He took control of Derna after a long and bitter siege. But Haftar was never able to put together a working government in the east, despite the backing of a number of Arab countries and the Russians. There were many warnings over the sad state of the two Derna dams, even in the days before Storm Daniel arrived. These warnings were not heeded.

Now, Haftar and his aides want to take credit for the rescue and recovery operations in Derna while skirting responsibility. But most people in this city that was once home to 120,000 point the finger at the ruler of Benghazi.

Haftar has resisted pressure to hold presidential and legislative elections under a law that would have favored others, especially the former ruler’s son Saif Al-Islam Qaddafi. Haftar has control over the parliament in Tobruk, which withdrew confidence from the Tripoli-based administration of interim Prime Minister Abdul Hamid Dbeibah in September 2021, thus creating an impasse.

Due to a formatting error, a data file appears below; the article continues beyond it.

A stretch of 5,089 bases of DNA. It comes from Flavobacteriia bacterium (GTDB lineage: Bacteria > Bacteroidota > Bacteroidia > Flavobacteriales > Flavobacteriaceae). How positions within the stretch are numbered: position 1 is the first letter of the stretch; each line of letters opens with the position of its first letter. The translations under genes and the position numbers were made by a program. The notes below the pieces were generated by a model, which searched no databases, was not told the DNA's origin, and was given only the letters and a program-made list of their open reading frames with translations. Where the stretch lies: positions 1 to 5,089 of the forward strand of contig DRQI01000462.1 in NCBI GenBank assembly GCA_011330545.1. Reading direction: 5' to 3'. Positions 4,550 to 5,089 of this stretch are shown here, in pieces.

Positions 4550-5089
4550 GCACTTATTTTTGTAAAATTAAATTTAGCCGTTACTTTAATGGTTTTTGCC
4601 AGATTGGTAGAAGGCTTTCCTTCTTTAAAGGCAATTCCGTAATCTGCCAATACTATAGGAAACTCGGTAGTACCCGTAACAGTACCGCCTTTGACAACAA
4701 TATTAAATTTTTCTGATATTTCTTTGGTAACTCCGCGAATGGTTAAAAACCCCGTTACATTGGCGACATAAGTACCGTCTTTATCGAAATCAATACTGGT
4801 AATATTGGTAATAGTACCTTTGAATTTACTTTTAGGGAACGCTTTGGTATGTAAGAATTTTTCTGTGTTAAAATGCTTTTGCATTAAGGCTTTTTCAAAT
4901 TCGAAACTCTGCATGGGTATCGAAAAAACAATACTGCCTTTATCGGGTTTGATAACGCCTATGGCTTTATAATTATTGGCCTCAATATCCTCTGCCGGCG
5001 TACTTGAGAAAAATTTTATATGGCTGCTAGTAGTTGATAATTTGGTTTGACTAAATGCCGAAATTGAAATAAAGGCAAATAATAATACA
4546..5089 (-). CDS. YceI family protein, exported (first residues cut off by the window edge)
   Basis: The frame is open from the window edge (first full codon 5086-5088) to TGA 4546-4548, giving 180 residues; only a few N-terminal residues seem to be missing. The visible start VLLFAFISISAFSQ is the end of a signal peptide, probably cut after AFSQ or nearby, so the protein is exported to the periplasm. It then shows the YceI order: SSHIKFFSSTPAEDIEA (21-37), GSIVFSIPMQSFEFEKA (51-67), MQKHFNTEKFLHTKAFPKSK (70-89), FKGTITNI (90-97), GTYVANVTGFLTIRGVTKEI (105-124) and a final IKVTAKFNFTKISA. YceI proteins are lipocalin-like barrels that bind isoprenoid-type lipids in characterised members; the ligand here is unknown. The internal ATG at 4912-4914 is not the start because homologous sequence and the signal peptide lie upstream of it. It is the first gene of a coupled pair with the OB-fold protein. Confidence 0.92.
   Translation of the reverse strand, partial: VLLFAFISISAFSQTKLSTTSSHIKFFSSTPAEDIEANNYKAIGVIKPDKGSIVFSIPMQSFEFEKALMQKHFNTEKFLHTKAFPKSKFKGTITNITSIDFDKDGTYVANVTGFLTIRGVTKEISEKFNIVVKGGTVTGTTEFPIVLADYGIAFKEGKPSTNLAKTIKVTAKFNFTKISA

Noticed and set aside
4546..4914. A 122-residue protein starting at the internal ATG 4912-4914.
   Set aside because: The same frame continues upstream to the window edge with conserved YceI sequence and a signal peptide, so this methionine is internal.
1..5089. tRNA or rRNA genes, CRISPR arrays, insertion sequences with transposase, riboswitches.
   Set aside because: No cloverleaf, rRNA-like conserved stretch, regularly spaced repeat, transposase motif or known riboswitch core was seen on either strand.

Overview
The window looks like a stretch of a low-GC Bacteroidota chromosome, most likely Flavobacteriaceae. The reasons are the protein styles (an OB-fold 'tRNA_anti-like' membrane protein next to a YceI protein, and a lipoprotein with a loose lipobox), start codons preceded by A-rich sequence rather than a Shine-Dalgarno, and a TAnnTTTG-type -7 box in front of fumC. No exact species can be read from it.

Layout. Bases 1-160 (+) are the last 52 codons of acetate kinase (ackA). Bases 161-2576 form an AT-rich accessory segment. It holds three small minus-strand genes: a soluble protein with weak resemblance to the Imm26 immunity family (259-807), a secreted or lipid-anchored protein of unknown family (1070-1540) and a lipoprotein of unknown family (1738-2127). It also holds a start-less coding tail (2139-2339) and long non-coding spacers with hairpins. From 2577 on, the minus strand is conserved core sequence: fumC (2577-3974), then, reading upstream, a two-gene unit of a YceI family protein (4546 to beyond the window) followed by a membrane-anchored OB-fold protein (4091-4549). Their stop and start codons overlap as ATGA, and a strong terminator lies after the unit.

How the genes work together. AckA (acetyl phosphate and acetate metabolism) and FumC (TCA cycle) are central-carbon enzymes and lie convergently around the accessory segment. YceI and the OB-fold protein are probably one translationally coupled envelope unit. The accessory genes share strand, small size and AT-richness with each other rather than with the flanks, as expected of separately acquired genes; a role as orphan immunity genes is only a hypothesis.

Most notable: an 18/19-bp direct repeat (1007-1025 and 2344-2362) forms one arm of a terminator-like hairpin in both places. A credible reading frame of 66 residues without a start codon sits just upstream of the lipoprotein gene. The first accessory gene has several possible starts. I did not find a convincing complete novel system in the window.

Under UN auspices, presidential and parliamentary elections were set to occur in Libya on Dec. 24, 2021. However, three days before the vote, the High National Elections Commission dissolved Libya’s electoral committees and announced the indefinite postponement of these elections. The postponement resulted from disagreements about holding elections and a failure to reach a consensus regarding the electoral framework.

One thing that Haftar has been saying is that he is fighting religious extremists, including those supporting the government in Tripoli. This is one reason why he is getting support from outside the country.